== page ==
Sunday, June 24, 2012

101 Places Not to See Before You Die

It's the middle of summer here in the hot and humid Midwest and we've had to postpone our August trip to Denmark and Sweden. Though I'm disappointed that instead of wandering the streets of Copenhagen and picking my way along the Swedish coastline I get to have surgery and lay in bed for 4 weeks; I can at least comfort myself that I've seen many of the 1000 Places to See Before you Die and missed almost all 101 Places Not to See Before you Die. (I, too made the mistake of visiting the Winchester Mystery House in San Jose, CA.) As I'm still alive and kicking at this writing I still have time to see some truly great and truly awful things on this incredible planet of ours.
I picked up Patricia Schultz's 1,000 Places to See Before You Die, and Catherine Price's response, the slightly less lugubrious and satirical 101 Places Not to See Before You Die at our local library after listening to an interview Rick Steves did with Patricia Schultz. Obviously, they're pretty different books; one organizes the world into regions and countries, and like Rick Steves' guidebooks, recommends the best, most unique places to see in each location; the other is an often hilarious send-up of places you would not want to see or be, for instance you would NOT want to see Pamplona from the perspective of the bulls running the streets during the annual Running of the Bulls #14, or be on an Overnight Train in China on the First Day of Your First Period #7.

I enjoyed reading both of the books, one to satisfy my bookish sense of curiosity and the other, my boundless sense of the ridiculous. Reading 1,000 Places to See Before You Die reminded me that I need to put a lot more cash in my travel account. I may never get around to staying in a Yurt in Mongolia and Jenni's already told me I will visit India without her, but I'm confident that I'll make it to Tuscany at some point. Thanks to Catherine Price, I know I can cross visiting A Giant Room Filled with Human Crap off my list #23.

I usually have little bad to say about my trips or the places I've been. Enjoying travel as I do, I generally have a sanguine attitude about whatever might happen. However, as I was thinking about places 'not to see' I have at least five I wouldn't recommend. Feel free to send me yours.

5) San Jose, CA. I hate to pick on San Jose again. But while driving the Pacific Coast Highway  from San Diego to San Francisco, Jenni and I arrived exhausted in San Jose, CA. It had been a great road trip to that point and something I would recommend to everybody. We had a terrible time finding anything to eat and anything to do in San Jose. As I mentioned above we visited the Winchester Mystery House. I found it a huge waste of time and money, a very large, empty and claustrophobic experience. I called it the anti- Hearst Castle. Maybe I just needed some sleep, maybe I wasn't there long enough, or maybe I needed a million dollar Internet start-up under my belt. Regardless, San Jose has been on my list for some time.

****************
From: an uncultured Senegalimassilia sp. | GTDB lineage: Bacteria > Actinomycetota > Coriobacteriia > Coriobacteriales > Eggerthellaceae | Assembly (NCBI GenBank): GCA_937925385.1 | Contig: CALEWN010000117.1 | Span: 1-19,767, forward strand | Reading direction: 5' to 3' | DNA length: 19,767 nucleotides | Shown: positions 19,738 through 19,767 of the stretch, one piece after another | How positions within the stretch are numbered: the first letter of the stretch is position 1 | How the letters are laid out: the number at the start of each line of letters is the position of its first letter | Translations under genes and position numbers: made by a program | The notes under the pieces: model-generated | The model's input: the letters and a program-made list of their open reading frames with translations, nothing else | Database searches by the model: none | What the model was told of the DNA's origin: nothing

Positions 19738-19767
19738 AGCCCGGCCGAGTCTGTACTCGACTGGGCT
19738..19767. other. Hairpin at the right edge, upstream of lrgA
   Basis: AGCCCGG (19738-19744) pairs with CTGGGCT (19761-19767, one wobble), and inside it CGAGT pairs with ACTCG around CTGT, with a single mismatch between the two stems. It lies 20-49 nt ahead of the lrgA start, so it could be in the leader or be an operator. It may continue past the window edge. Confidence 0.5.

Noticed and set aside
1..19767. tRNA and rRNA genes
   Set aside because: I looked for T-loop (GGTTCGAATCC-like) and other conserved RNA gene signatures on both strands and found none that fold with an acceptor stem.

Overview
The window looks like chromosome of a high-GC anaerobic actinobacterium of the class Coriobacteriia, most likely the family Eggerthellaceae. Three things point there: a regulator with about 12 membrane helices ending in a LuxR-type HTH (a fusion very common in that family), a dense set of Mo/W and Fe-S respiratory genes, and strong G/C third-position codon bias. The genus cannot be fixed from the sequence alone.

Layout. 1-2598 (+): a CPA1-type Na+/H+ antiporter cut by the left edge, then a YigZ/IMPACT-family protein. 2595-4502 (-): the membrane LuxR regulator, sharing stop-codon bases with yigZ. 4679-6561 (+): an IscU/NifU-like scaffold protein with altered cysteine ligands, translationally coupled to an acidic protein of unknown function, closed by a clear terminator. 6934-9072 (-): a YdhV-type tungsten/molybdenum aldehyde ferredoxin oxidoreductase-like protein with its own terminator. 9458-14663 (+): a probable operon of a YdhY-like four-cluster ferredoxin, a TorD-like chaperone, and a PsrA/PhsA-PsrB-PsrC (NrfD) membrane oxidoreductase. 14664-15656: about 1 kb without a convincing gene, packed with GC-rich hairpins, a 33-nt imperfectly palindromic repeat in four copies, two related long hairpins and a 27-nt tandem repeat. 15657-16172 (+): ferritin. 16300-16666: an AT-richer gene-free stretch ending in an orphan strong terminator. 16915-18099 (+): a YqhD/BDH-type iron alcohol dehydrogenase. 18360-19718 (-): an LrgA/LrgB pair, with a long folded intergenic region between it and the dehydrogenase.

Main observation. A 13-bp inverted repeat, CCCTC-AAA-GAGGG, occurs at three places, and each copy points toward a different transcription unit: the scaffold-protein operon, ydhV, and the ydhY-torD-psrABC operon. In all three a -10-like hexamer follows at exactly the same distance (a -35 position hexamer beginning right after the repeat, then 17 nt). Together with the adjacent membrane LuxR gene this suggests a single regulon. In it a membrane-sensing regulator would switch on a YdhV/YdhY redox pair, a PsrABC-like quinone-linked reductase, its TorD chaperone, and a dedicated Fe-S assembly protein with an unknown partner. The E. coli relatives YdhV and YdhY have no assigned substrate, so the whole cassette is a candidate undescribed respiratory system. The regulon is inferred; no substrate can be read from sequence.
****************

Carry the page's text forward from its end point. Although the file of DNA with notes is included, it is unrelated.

4) Manchester, England. Fortunately I'm far enough away that no Man U fans can get to me as I write this.  After driving up from the south during one of our trips to England, I found myself stuck for the night in suburban Manchester to await an early flight back to Chicago. I didn't find Manchester an easy place to drive, so after a few hours out and about we called it a day. The roads were congested and our hotel was nearly impossible to find. When we did get to the hotel, we sat down in the bar and realized our hotel was hosting a wedding party that evening. It turned into an all night fest of drunken Mancunians banging on the walls, knocking on our door and celebrating/fighting loudly beneath our window. We didn't get much sleep and embarked for the airport early the next morning. Spending several hours in the Manchester airport, which I hadn't enjoyed arriving in, also tops my list of places not to see again. Short of Wrigley Field's toilets and the gents at New York, New York, I've never been anywhere that smells so strongly of urine, and like any public toilet, not a place you want to linger.